That said, I could say the same thing about all of the Marvel Studios movies. They’ve all featured appealing leads, decent-to-good scripts, strong supporting players, and a sublime lineup of directors who all brought their own flair to the characters. Kenneth Branagh brought Shakespearean majesty and a jester’s wit to Thor; Joe Johnston (of The Rocketeer fame) conjured some appealing WWII jingoism in Captain America; Jon Favreau turned out to be the perfect guy to harness Downey Jr.’s prodigious charm in Iron Man and the less satisfying Iron Man 2. Louis LeTerrier (and apparently Ed Norton) crafted a pleasing, if slight, homage to the old Hulk TV series in their reboot, The Incredible Hulk.
But in all cases, the Marvel Studios movies (except for The Avengers) have one curious trait in common: I don’t really care about their action scenes.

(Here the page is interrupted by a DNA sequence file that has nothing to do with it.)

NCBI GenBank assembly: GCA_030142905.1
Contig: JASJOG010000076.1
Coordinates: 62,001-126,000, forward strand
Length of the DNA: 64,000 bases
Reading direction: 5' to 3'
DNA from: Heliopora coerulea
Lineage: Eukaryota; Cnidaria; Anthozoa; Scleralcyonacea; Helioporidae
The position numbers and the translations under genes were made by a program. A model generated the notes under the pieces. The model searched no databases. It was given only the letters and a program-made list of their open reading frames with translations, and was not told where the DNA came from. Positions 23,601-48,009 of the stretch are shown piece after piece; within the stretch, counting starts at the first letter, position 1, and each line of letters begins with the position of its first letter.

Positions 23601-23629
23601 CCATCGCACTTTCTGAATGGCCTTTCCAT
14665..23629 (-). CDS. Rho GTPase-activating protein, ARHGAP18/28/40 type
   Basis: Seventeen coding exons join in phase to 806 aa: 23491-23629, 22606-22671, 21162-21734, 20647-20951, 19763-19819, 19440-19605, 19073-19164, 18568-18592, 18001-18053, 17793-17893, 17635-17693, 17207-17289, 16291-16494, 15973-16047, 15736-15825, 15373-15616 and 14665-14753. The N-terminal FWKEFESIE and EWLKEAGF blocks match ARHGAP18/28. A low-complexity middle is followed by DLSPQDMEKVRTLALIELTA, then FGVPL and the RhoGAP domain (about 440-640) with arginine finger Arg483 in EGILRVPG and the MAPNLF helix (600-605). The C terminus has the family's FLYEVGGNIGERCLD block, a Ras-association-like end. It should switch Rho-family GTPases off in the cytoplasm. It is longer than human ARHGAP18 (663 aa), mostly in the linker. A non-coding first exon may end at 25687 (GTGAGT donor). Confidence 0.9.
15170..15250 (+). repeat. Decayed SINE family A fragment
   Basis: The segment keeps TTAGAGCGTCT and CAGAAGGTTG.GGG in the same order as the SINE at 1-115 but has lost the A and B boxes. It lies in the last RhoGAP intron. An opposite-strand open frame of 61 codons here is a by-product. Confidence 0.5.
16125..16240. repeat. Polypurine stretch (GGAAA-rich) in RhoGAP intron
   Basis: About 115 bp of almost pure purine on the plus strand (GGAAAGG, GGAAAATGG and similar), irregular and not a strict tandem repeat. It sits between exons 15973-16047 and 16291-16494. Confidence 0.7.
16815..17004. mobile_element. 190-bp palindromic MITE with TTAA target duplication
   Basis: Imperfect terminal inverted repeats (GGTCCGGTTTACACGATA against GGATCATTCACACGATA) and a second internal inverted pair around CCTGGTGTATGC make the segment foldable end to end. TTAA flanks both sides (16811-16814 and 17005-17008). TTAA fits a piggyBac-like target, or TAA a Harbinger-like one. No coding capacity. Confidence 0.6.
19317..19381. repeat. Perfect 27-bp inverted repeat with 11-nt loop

No kidding. The characters are so strong in all of them that I’ve always found the inevitable third-act shift to action and heroics a letdown after the engaging human drama (and comedy) that came before. To be fair, there’s been some variance. For example, I enjoyed the action sequences in Thor a bit more, mainly because the relationship between the thunder god and his tragic brother was so well drawn. (That compelling relationship lends weight to the proceedings in this volume, too.) But in Iron Man, the imbalance was far greater, the third-act blowout a huge drag after the kooky character study that Downey Jr. put together.
Somehow, Whedon and his story-partner Zak Penn manage to craft the most balanced of the Marvel movies, and I suspect that the very exigencies of the project helped them do it. Whedon had no choice but to write a script that gave everyone something to do, and because the characters he was starting with were so strong, the very act of giving them something to struggle against as a team made for some memorable action, to say nothing of the movie’s crackling, off-kilter dialogue.